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BirdsEye View

taking stock of 2016 - eight years post crisis

It's been a while since the crash of 2008/2009 and its aftermath. During this period our economy experienced a severe recession and moderate recovery, and our industry has followed.

As the new administration is being formed, some encouraging signs can be interpreted for our industry. Most notably, the determination that the $10B cutoff is an arbitrary level.

What has transpired for the banking industry in the past eight years? How have we changed, and what's in store for us in 2017 and beyond?

It's much easier to look back. The past seems so much clearer than the future&

  1. Credit can't get any better.

    The credit cycle has gone full circle, from NPAs system-wide peaking at 345bp of assets in 2010 to a low of under 100bp of assets now. The number of impaired institutions plummeted as a result from a high of 884 to 183 today. And industry allowance is a strong 1.34% of assets.

  2. Margin has suffered during this low-rate environment.

    Our margin has declined nearly 100bp since it peaked at 400bp in 2002. We have come to realize that zero is a fixed rate. Our profitability followed, after a peak of 1.38% ROA in 2003 to under 1% today.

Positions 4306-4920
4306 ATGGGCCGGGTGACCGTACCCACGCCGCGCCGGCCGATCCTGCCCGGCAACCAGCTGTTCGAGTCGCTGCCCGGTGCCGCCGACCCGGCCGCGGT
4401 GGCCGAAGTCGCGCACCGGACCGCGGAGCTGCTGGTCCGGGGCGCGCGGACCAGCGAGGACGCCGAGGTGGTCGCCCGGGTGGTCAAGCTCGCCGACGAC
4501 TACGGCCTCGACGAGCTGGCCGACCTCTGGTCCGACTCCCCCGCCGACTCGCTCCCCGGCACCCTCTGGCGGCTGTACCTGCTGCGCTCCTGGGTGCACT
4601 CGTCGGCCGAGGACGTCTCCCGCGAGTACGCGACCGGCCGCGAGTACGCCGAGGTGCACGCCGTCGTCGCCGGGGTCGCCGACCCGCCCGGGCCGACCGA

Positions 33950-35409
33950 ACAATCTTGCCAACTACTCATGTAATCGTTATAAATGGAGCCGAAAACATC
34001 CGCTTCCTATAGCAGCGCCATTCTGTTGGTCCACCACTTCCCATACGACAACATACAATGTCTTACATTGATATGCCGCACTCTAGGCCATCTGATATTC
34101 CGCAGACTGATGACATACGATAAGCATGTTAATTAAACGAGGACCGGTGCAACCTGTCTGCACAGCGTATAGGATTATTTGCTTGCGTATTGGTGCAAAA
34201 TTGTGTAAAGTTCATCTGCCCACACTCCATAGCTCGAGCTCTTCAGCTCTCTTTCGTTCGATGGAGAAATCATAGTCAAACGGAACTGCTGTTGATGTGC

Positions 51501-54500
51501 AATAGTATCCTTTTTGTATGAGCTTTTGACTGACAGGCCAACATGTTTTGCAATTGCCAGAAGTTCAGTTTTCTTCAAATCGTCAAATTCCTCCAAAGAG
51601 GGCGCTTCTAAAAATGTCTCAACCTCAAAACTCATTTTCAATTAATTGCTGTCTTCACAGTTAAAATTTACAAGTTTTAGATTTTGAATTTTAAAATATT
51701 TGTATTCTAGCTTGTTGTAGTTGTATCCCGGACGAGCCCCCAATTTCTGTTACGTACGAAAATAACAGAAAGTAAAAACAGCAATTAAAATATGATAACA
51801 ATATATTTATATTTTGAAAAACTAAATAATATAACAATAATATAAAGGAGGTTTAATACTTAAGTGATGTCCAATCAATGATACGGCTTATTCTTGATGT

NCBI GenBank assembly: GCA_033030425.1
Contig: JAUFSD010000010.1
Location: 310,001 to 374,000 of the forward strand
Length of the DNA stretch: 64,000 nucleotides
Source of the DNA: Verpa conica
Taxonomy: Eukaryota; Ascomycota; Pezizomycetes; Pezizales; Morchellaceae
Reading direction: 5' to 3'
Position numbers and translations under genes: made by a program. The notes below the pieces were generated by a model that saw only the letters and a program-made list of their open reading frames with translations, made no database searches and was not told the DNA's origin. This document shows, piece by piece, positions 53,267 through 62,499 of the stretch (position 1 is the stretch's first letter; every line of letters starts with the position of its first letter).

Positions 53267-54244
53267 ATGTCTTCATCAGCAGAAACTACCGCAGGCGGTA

3. Regulatory burden spiked after the crisis.

    The cost of compliance (in a vain attempt to ensure we will not suffer another major financial crisis ever again) has skyrocketed, and I hesitate to say there is relief in sight yet. Compliance costs weighed heavily on banks of all sizes, but, due to scale considerations, they weight heaviest on the smallest banks.

  4. Consolidation is accelerating.

    The industry has been shrinking by roughly 300 banks annually between 2009 and 2015. We are down 2,300 banks since the financial crisis, and 11,700 since 1984. I believe the current count of 6,200 will see continuing reduction in 2017 and beyond. Regulatory burden isn't the only reason for this shrinkage. Indeed, battle fatigue and unpredictable regulatory requirements have taken their toll. At the same time, technological innovation around changes of customer behaviors and FinTech disruptors also played an important role in inducing smaller banks to sell. These and other factors brought seller expectations more in line with many buyers' expectations, and consolidation ensued.

    Virtually all the consolidation took place among small banks under $100 million, whose numbers have been cut by 88%, or 12,000, since 1984.

    Even their largest brethren have been selling; the number of banks between $10-$50B in assets has been reduced by over 10% in the past 18 months.